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 user 2007-06-04 at 10:55:00 am Views: 53
  • #18195

    Lexmark v. Static Control: An Update on Copyrights and Competition
    a market incumbent use copyrighted expression such as embedded software
    in a manufactured product to block development of interoperable
    competing products? In its widely reported decision in Lexmark Int’l,
    Inc. v. Static Control Components, Inc., 387 F.3d 522 (6th Cir. 2004),
    the Sixth Circuit seemed to strike a blow for third parties seeking to
    enter a market. In that case, the Sixth Circuit vacated a preliminary
    injunction preventing the distribution of a print toner cartridge
    component that had to contain an exact copy of a small software program
    copyrighted by the plaintiff in order for the cartridge to be able to
    be used with the plaintiff’s printers. The Sixth Circuit, however, held
    open the door that more evidence might show copyright infringement.
    Recently, the district court shut that door. (Static Control
    Components, Inc. v. Lexmark Int’l, Inc., 5:04-cv-00084-GGVT, Apr. 18,
    2007) This ruling is worth studying for what it teaches about the
    boundary between copyright enforcement and competition.

    manufactures printers and toner cartridges for the printers. Lexmark’s
    cartridges contained a microchip with a short and simple software
    program that allowed the printer both to determine how much toner was
    in the cartridge and to identify the cartridge as one of Lexmark’s.
    Static Control made a microchip with an exact copy of the Lexmark toner
    program that it sold to other manufacturers so their cartridges would
    work with Lexmark printers.Lexmark filed suit claiming infringement of
    Lexmark’s copyright in its toner program and violation of the
    anti-circumvention provisions of the 1998 Digital Millennium Copyright
    Act (DMCA). The district court preliminarily enjoined Static Control
    from distributing its microchip.On appeal, the Sixth Circuit dissolved
    the injunction. The Sixth Circuit held that Lexmark had no DMCA claim
    because the DMCA only protects technological access control measures,
    and Static Control’s microchip did not provide access to Lexmark’s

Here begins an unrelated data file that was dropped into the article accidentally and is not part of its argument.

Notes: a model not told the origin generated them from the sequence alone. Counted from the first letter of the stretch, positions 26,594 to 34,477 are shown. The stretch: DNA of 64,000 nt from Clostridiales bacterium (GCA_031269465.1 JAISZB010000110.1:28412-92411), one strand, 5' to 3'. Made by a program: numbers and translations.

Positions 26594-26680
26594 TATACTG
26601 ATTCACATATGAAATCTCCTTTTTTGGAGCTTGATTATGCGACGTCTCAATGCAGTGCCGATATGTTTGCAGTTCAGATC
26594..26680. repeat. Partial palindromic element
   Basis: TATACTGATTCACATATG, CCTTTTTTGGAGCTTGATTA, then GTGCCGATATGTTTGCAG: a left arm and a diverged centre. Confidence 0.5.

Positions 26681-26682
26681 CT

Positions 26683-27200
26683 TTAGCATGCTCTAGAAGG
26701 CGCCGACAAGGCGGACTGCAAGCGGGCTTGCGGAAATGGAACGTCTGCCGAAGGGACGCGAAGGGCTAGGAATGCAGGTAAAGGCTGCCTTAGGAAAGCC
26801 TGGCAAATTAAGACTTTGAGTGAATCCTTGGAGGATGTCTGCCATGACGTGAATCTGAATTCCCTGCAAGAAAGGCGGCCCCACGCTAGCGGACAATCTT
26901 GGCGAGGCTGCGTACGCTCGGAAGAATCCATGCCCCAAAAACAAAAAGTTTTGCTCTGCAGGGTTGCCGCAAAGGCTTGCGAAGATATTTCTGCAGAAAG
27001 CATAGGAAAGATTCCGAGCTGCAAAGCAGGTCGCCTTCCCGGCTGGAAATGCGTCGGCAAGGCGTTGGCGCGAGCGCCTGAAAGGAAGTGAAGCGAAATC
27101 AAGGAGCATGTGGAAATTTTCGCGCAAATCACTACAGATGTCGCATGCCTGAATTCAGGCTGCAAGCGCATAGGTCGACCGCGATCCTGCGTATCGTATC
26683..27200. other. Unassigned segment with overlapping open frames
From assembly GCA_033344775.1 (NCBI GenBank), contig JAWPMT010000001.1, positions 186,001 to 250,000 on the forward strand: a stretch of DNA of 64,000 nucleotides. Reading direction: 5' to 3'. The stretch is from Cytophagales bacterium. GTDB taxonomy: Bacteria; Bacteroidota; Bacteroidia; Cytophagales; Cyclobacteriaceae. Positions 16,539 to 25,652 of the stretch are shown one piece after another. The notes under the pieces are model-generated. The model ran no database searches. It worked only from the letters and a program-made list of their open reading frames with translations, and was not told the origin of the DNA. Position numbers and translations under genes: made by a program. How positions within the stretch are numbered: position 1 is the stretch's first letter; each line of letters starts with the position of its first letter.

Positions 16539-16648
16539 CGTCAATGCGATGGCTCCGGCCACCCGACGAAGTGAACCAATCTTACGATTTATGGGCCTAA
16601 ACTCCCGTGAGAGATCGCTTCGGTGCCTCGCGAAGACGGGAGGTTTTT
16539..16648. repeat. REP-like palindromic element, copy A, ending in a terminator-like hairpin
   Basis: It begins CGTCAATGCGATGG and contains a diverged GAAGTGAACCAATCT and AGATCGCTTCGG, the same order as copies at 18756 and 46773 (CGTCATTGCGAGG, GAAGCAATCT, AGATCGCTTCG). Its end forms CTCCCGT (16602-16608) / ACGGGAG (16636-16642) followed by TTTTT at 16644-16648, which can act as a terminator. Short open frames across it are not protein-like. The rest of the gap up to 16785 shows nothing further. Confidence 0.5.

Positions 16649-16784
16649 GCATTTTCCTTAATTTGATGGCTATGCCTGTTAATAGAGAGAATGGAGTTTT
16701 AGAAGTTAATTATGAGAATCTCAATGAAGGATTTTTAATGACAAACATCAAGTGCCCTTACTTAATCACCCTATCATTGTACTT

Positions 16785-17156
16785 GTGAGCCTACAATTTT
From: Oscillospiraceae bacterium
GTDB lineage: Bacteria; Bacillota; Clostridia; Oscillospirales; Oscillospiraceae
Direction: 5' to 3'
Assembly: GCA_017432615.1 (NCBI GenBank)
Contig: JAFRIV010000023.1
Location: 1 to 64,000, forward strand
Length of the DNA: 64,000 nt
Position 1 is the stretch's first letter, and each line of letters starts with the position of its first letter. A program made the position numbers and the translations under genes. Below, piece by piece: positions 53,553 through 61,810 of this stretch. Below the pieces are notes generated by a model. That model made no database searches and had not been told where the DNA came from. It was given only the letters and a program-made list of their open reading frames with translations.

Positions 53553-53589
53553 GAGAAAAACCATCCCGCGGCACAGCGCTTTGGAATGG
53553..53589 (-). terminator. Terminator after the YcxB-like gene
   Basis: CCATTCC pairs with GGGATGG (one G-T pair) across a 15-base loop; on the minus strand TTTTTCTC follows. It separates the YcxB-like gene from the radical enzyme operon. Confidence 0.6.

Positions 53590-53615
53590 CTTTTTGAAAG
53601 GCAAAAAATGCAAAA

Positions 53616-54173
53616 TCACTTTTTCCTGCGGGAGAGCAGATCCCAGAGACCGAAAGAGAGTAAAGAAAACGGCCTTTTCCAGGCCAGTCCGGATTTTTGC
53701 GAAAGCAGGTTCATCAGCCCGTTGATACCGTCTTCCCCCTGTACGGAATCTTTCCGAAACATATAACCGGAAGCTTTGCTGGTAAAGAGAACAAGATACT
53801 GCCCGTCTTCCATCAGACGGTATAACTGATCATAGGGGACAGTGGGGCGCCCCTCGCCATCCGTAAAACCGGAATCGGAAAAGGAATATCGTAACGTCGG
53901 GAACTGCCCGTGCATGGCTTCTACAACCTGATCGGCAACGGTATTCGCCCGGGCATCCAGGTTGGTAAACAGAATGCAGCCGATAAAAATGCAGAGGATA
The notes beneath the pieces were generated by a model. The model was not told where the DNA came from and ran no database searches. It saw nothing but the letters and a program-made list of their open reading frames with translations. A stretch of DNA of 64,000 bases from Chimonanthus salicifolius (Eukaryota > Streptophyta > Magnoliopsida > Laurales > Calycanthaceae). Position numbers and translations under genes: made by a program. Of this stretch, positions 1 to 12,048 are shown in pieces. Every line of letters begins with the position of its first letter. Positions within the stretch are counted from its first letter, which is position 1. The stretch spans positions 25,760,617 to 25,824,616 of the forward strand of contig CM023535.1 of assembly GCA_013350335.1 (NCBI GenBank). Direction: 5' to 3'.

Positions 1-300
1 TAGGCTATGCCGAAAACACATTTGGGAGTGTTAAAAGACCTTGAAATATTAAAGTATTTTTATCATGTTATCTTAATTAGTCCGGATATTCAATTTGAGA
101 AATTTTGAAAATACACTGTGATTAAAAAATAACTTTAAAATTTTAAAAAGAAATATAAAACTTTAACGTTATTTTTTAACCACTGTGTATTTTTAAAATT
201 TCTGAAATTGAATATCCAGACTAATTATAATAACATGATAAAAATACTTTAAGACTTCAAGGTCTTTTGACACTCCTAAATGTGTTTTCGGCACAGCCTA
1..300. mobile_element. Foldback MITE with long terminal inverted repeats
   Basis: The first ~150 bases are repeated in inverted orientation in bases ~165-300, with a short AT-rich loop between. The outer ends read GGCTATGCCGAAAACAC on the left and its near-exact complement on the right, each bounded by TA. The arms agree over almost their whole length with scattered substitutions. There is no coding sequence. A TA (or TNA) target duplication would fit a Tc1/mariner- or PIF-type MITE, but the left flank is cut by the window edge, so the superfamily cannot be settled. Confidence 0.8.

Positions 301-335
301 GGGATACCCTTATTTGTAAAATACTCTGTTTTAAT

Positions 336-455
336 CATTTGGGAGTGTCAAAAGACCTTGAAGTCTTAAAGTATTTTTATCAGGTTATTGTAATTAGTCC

toner program but replaced it outright. The Sixth Circuit also found
    that Lexmark had not demonstrated that its toner program was
    copyrightable for preliminary injunction purposes, but sent the case
    back to the district court to decide that question as a final matter
    based on more facts.

    The Recent Ruling and What It Means
    considering additional information about Lexmark’s toner program, the
    district court found no infringement. First, the district court
    determined that Lexmark’s short and simple program did not qualify as
    an “original” work under the DMCA. Lexmark stressed the number of
    different approaches that could have used in writing the toner program.
    The district court was not impressed, finding that most of the
    alternatives were different methods, which cannot be copyrighted, not
    different expressions of the same method. The remaining alternatives
    were impractical or inefficient. In short, the district court’s
    decision drives home the important reminder that merely making choices
    in creating a work will not guarantee copyright protection.

    the district court held that Static Control’s copying of the toner
    program was a permitted “fair use” under the DMCA needed to allow
    Initially, the district court focused on the Lexmark
    toner program’s dual roles of measuring toner level and enabling
    interoperability with Lexmark printers. Because Static Control’s
    purpose in copying only impacted the latter role of permitting
    interoperability, the district court found fair use, even though Static
    Control’s microchip had a commercial purpose of creating competing
    cartridges. The district court next examined whether the copying hurt
    the market for the copyrighted work. Here, the interesting point is how
    narrowly “market” was defined. The Sixth Circuit had held earlier that
    the “market” could be for toner programs, not toner cartridges. The
    district court found no evidence that an independent market for toner
    programs existed, and thus found fair use. The lesson for copyright
    holders is to proceed cautiously before attempting to enforce their
    copyright beyond the copyrighted work itself to associated products or

    Finally, it is worth remembering that even if
    copyright law would permit development of an interoperable product, a
    contract might not.
    Although Static Control did not involve such a
    contract, products involving software frequently are sold or licensed
    subject to a contract barring all copying or use to develop a competing
    product, including reverse engineering. Most courts now enforce these
    provisions, which effectively waive defenses such as fair use to
    copyright claims.